Weary as you must be about the back-and-forth about the Associated Press Stylebook's abandonment of the over/more than distinction, I have found what may be a locus classicus of bad argument in favor of the superstition.
At Mahsable, Alex Hazlett and Megan Hess have published a point-counterpoint exchange on the subject, and I want to invite you to look at Ms. Hess's argument in some detail. I do so because her argument illustrates the defective way in which such issues are typically addressed.
Thursday was an emotional day. It began with a gchat from a coworker — “whoa" — and a link to the Poynter post relaying the news that the AP had removed its distinction between “more than” and "over.”
Four words in, the first flag goes up. The AP Stylebook makes a minor change in one entry, one that the editors themselves present as being of small consequence, and it is an emotional issue? So we prepare ourselves for an argument marked by exaggeration, lack of proportion.
Is nothing sacred? I fumed. My college journalism courses were filled with professors drilling the difference into our heads. Style determines what makes something further or farther, an implication or an inference. Without it, the world turns into a Lord of the Flies-esque dystopia.
And there it is. The AP Stylebook is not a sacred text. And if that one minor entry in the stylebook is abandoned, it threatens a "Lord of the Flies-esque dystopia." Even allowing a degree of exaggeration for rhetorical effect, this is a bit much.
Sandwiched between the overstatements in this paragraph is the curious belief that anything a journalism teacher said that one still remembers must be eternally valid. Those college journalism professors must have been awesome, because the authorities on language who hold contrary views do not merit her attention.
Anyone who gets a degree in the sciences or technical fields expects that new information will change what one was originally taught, especially as empirical evidence is developed. But, as we will see, empirical evidence cuts no ice with such people on points of English usage.
AP editors said “overwhelming usage” of both terms prompted the change. By that reasoning, why not dump the entire AP Stylebook in the garbage? There are plenty of style rules that get overlooked (I can't count the number of times I've seen "which" instead of "that"), but that doesn't mean we should completely disregard them.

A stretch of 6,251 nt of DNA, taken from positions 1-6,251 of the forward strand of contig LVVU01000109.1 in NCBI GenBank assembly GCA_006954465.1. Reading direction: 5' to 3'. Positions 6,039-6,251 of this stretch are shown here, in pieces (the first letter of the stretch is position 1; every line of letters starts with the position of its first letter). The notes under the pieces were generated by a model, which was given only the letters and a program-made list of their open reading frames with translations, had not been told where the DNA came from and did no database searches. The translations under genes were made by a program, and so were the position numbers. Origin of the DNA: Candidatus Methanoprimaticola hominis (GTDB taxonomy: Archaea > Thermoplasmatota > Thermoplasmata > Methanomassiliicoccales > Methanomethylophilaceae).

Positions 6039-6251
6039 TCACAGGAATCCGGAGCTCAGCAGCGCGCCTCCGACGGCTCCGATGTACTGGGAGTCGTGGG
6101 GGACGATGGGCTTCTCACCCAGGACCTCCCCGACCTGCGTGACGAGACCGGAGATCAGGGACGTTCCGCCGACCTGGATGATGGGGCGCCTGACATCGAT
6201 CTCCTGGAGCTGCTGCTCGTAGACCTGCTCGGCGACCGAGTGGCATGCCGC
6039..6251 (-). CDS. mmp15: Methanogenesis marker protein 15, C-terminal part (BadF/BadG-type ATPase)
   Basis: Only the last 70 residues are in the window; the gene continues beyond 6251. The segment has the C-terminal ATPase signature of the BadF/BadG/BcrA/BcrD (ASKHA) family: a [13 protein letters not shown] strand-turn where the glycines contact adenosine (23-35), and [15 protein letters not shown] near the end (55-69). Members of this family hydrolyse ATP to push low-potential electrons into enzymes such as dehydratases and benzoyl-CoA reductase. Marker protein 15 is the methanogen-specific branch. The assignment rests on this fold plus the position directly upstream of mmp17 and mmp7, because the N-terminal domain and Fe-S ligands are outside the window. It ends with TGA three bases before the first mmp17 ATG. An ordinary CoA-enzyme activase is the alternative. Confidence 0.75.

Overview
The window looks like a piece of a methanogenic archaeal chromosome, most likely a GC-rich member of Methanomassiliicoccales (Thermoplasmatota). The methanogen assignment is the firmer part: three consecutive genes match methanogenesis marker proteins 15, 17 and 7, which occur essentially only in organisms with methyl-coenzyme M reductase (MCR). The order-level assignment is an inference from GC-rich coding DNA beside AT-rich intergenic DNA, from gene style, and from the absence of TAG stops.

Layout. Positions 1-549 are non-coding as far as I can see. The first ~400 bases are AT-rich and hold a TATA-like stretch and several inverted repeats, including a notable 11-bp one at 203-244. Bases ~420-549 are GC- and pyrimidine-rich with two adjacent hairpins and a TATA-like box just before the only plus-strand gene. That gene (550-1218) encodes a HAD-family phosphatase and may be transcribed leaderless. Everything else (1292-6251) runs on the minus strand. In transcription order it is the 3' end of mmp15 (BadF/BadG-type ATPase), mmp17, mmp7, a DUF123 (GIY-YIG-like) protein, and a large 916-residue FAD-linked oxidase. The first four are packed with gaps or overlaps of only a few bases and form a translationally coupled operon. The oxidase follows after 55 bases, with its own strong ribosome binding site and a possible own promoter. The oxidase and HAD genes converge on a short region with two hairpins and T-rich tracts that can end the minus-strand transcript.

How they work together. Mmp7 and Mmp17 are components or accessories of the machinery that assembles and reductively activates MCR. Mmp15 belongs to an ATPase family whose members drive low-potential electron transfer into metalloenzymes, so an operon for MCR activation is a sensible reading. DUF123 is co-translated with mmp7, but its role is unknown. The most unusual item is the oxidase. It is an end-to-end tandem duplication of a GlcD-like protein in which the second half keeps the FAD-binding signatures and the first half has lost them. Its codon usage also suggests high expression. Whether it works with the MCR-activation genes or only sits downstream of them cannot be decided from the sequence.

One pinpoint leak in the dike, and Holland is gone. One brick from the Great Wall of China, and it falls into rubble. One minor distinction removed from the AP Stylebook, and the whole thing might as well be abandoned, and we are all lost in that Hobbesean Lord of the Flies-esque dystopia.
Notice the sleight of hand by which "overwhelming usage," the key empirical point, is shuffled into the deck, hidden by the dystopian cards. As many have pointed out, over in the sense of more than has been common usage in English for centuries, and is recorded as such in major dictionaries; the distinction in an invention of American newspaper editors, and exists mainly among journalists.
A common feature of these screeds is that the counter-argument and empirical evidence are seldom or never directly addressed.
At the risk of sounding snobbish, the distinction is one that distinguishes clean, precise language and attention to detail — and serves as a hallmark of a proper journalism training. It denotes a common ground for people who care about the rules; “more than” refers to numbers and quantities, whereas “over” refers to conceptual amounts and spatial relationships (like "over the finish line").
So, if I disagree, I must number myself among the rabble who do not care about the rules. Never mind that this distinction has a highly questionable claim to be a "rule" in the first place.
By the same token, can’t you argue that “effect” versus “affect” was just an arbitrary letter choice? Over time, however, that difference has accrued meaning to the masses; we shouldn't disregard a century of meaning without a second thought. The same holds true for “more than” versus “over.”
The "accrued meaning to the masses" is the one mentioned in the previous comment: the accepted meaning in standard English for centuries. The century and a half in which this imagined distinction has been taught in newsrooms and journalism classrooms hasn't made much of a dent with the masses. Neither should it.
But in this case, the update was not made to keep up with cultural relevancy (like the AP's addition of YOLO or selfie, as mentioned above).
Here we get the inevitable sneer, that the editors of the AP Stylebook are yielding to slang, trying to be with it. (Have you looked at the editors of the stylebook? It would be a struggle to find a group less with it.)
It’s a change I just can’t get behind, and I'm not alone. Grammar nerds agree.
I put it to you that I am as nerdy a grammar nerd as you are apt to find in the wild or in captivity, and I emphatically do not agree. And I am in the company of fellow nerds--lexicographers, linguists, and, yes, newspaper copy editors--who do not agree.
If someone wants to make a case for the over/more than distinction, an argument with less emotion and distortion would carry more weight.